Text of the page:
The biggest problem facing America, according to Republicans, is that it doesn’t have enough lawsuits. They’re about to fix that. On July 31, the U.S. House of Representatives passed a resolution that will authorize Speaker John Boehner to sue President Barack Obama.
The suit, which was approved on a party-line vote (no Democrats voted for it), targets the President for not implementing “Obamacare” as written—particularly his decision to delay a mandate that employers provide health insurance. But it covers only a fraction of what some Republicans think he should be sued for; columnist George Will called for a suit over Obama’s “offences against the separation of powers” in “immigration, health care, welfare, education, drug policy and more.”
Democrats thundered that this was, in the words of New York Rep. Louise Slaughter, “a political stunt” to fire up Republican voters for the mid-term elections in November, and improve its chances of taking control of the Senate. But Democrats are complaining about a thing some of them have done themselves—with no success. In 2006, 11 House Democrats filed suit against President George W. Bush for implementing a budget bill they argued hadn’t been passed properly. It was tossed out of court when it was ruled that the plaintiffs didn’t have standing to sue, and the same thing could happen to Boehner’s suit.
Why would Republicans file a lawsuit that probably won’t work, over Obama’s failure to obey the letter of a law that every Republican opposed? It might be that a lawsuit is the most palatable alternative to the dreaded i-word: impeachment. The Republican base has accepted its officials’ repeated claims that Obama is a “lawless” president who disrespects the Constitution. According to July polls from both Fox News and CNN, 57 per cent of Republicans want Congress to vote to impeach Obama, which would declare him in violation of the law and could get him removed from office. Sarah Palin has called for impeachment over Obama’s failure to secure the border against illegal immigration, while Florida Rep. Allen West called for impeachment for the release of “senior Taliban officials” from Guantánamo Bay. There’s something for everyone to impeach over.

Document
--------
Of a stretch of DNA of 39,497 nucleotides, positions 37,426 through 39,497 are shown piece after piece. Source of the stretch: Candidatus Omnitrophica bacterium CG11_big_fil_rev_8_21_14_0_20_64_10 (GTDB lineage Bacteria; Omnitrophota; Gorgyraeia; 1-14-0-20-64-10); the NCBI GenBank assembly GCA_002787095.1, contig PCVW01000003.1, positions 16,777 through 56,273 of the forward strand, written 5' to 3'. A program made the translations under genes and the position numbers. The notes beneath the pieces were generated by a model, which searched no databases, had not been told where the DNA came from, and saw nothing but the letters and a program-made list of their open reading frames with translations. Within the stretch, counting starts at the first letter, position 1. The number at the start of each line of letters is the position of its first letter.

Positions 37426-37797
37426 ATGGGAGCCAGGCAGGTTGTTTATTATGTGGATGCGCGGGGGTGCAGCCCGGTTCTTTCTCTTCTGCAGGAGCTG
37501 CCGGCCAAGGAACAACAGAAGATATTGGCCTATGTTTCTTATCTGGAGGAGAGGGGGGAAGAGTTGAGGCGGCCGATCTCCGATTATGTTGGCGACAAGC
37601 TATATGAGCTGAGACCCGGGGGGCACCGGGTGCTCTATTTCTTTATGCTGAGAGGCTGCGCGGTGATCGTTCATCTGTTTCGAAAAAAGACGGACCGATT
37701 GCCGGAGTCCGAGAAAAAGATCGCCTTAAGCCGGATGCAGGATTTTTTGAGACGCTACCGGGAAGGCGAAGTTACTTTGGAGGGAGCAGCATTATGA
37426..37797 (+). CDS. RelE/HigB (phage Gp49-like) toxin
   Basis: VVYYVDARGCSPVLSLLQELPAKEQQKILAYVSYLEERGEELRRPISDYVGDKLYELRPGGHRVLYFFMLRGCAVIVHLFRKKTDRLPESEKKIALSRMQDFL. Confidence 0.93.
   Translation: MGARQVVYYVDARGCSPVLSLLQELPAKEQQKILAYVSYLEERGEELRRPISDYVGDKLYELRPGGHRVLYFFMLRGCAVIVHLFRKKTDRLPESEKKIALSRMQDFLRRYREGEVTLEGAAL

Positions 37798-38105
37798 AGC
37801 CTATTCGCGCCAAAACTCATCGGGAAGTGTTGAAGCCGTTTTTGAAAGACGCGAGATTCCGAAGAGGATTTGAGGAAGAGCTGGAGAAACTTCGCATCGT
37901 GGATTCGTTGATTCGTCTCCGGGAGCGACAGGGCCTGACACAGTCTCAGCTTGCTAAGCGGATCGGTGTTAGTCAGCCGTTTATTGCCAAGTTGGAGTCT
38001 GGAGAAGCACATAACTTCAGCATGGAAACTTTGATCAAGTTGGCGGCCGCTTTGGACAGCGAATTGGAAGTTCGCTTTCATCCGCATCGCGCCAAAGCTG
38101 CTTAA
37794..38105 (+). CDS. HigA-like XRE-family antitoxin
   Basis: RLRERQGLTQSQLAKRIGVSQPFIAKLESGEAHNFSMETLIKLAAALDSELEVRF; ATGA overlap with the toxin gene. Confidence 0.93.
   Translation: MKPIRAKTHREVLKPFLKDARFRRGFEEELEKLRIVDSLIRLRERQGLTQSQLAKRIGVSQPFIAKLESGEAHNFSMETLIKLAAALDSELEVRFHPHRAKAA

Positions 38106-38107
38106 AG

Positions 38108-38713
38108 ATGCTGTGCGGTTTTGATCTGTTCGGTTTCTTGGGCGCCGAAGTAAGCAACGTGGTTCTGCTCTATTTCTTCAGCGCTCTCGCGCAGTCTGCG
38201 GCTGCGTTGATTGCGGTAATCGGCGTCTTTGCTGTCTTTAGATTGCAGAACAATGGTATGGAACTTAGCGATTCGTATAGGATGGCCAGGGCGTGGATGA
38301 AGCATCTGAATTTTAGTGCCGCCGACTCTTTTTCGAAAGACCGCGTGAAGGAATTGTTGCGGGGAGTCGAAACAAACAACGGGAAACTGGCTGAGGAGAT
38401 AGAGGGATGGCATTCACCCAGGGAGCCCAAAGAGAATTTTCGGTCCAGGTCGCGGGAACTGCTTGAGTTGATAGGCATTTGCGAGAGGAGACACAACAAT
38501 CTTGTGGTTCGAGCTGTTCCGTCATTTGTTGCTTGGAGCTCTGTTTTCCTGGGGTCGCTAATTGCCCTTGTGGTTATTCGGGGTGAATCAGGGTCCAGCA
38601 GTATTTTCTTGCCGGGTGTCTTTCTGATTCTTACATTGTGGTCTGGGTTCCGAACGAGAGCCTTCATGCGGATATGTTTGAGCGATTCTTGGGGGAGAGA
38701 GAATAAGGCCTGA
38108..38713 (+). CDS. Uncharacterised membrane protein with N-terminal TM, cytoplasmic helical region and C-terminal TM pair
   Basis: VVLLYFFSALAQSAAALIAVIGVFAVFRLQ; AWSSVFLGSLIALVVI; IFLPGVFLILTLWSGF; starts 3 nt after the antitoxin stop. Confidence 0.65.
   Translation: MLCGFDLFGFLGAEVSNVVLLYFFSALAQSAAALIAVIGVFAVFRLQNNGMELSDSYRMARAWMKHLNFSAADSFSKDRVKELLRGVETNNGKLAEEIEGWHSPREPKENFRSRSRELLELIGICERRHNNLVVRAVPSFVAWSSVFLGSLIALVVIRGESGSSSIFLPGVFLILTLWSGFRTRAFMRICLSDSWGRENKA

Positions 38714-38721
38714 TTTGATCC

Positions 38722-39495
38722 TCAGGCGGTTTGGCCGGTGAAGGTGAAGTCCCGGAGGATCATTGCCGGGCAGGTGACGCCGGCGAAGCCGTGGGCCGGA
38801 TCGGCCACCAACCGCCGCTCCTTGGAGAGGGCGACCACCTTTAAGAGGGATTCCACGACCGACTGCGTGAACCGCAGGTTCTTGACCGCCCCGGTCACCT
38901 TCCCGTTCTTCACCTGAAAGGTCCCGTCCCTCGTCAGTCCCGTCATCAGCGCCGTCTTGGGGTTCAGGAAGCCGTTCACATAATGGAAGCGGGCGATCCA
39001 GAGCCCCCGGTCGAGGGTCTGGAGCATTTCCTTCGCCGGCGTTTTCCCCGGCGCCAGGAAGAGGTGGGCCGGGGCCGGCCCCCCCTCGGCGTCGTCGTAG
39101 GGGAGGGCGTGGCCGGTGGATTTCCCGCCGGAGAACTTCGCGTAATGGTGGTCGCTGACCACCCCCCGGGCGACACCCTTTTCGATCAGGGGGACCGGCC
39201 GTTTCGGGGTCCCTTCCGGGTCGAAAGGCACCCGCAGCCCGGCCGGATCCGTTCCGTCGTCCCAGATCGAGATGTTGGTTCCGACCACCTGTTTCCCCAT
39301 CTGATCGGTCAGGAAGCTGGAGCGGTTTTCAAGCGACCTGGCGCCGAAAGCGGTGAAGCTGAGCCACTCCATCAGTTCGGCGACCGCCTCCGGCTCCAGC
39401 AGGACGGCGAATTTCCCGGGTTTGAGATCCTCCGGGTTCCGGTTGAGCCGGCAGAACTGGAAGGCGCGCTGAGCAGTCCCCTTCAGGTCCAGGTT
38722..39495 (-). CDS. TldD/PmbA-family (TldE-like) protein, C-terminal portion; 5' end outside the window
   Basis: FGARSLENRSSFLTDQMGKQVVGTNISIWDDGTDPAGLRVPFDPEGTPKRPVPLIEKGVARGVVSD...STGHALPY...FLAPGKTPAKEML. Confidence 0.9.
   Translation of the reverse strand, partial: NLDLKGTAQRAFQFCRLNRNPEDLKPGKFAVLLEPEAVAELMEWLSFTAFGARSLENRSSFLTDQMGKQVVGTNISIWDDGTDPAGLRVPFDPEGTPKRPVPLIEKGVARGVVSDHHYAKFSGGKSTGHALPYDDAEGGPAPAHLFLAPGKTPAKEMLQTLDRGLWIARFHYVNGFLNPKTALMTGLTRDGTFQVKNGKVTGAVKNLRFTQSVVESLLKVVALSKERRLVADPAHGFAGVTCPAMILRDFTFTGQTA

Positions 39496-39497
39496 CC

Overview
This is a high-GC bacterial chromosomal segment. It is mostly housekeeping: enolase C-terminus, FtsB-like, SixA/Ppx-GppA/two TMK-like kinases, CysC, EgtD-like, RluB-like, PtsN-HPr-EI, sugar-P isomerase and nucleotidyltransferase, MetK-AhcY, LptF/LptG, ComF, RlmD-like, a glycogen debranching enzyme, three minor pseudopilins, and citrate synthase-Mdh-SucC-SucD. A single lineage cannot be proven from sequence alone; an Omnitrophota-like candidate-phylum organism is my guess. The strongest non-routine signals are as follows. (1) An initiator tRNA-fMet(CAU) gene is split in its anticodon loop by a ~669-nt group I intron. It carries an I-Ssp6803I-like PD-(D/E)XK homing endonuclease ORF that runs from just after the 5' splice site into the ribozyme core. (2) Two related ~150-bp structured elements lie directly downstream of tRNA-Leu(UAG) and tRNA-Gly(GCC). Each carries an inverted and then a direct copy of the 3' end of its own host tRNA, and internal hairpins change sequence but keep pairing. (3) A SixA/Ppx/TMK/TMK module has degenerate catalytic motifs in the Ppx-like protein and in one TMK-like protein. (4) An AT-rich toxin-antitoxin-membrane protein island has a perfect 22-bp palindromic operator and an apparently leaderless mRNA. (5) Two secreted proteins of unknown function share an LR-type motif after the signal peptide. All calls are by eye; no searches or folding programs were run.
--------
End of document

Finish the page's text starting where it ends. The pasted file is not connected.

This is a position that commands little support from independent voters, as Boehner and others of his party found out when they impeached Bill Clinton in 1998: there weren’t enough votes to remove Clinton from office, and most saw the process as a waste of time.
Democrats have been raising money for the upcoming mid-terms on the basis of fears that a Republican Senate takeover might lead to impeachment. This has led to Republican lawmakers denying that they have any such intention, no matter what their voters want: “We have no plans to impeach the President,” Boehner declared. “It’s all a scam started by Democrats at the White House.” With impeachment off the table, the lawsuit could work as a way of appeasing the base, demonstrating that Obama will not go unchallenged, while still avoiding the public-relations disasters of the Clinton years.
Who knows? They might get lucky with the lawsuit, because conservatives have been winning some anti-Obama cases lately. Thanks to the votes of two partisan Republican-appointed judges, an appeals court recently ruled against the Obama administration in Halbig v. Burwell, throwing out a chunk of the Affordable Care Act on the basis of one poorly worded sentence in the bill. If Boehner’s case ends up before sympathetic judges, it might turn out that he has standing after all. And if this is a political stunt, it would make it a very successful one indeed.